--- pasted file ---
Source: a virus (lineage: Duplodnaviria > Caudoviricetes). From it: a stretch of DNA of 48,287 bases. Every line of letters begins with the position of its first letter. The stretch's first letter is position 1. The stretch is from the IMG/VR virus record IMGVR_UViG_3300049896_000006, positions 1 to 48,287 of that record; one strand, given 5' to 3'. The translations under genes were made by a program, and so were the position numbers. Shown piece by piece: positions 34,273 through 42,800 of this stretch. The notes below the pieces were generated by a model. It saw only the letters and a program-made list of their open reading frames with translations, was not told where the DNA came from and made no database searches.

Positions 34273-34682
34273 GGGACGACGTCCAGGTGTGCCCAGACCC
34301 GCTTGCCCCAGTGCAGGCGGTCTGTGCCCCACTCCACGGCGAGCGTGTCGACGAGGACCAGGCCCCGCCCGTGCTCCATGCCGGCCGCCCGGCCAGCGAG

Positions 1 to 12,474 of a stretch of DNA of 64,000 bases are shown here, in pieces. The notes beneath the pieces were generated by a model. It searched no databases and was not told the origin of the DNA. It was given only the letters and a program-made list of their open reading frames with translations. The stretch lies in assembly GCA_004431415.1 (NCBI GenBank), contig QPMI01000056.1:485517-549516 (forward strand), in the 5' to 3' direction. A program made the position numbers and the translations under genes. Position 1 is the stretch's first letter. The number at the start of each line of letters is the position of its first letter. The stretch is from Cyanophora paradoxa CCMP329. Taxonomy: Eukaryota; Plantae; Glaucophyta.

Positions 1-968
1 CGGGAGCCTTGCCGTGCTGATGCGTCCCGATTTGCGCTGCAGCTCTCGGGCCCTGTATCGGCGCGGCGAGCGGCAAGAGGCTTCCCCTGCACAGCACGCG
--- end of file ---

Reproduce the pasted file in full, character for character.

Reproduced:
Source: a virus (lineage: Duplodnaviria > Caudoviricetes). From it: a stretch of DNA of 48,287 bases. Every line of letters begins with the position of its first letter. The stretch's first letter is position 1. The stretch is from the IMG/VR virus record IMGVR_UViG_3300049896_000006, positions 1 to 48,287 of that record; one strand, given 5' to 3'. The translations under genes were made by a program, and so were the position numbers. Shown piece by piece: positions 34,273 through 42,800 of this stretch. The notes below the pieces were generated by a model. It saw only the letters and a program-made list of their open reading frames with translations, was not told where the DNA came from and made no database searches.

Positions 34273-34682
34273 GGGACGACGTCCAGGTGTGCCCAGACCC
34301 GCTTGCCCCAGTGCAGGCGGTCTGTGCCCCACTCCACGGCGAGCGTGTCGACGAGGACCAGGCCCCGCCCGTGCTCCATGCCGGCCGCCCGGCCAGCGAG

Positions 1 to 12,474 of a stretch of DNA of 64,000 bases are shown here, in pieces. The notes beneath the pieces were generated by a model. It searched no databases and was not told the origin of the DNA. It was given only the letters and a program-made list of their open reading frames with translations. The stretch lies in assembly GCA_004431415.1 (NCBI GenBank), contig QPMI01000056.1:485517-549516 (forward strand), in the 5' to 3' direction. A program made the position numbers and the translations under genes. Position 1 is the stretch's first letter. The number at the start of each line of letters is the position of its first letter. The stretch is from Cyanophora paradoxa CCMP329. Taxonomy: Eukaryota; Plantae; Glaucophyta.

Positions 1-968
1 CGGGAGCCTTGCCGTGCTGATGCGTCCCGATTTGCGCTGCAGCTCTCGGGCCCTGTATCGGCGCGGCGAGCGGCAAGAGGCTTCCCCTGCACAGCACGCG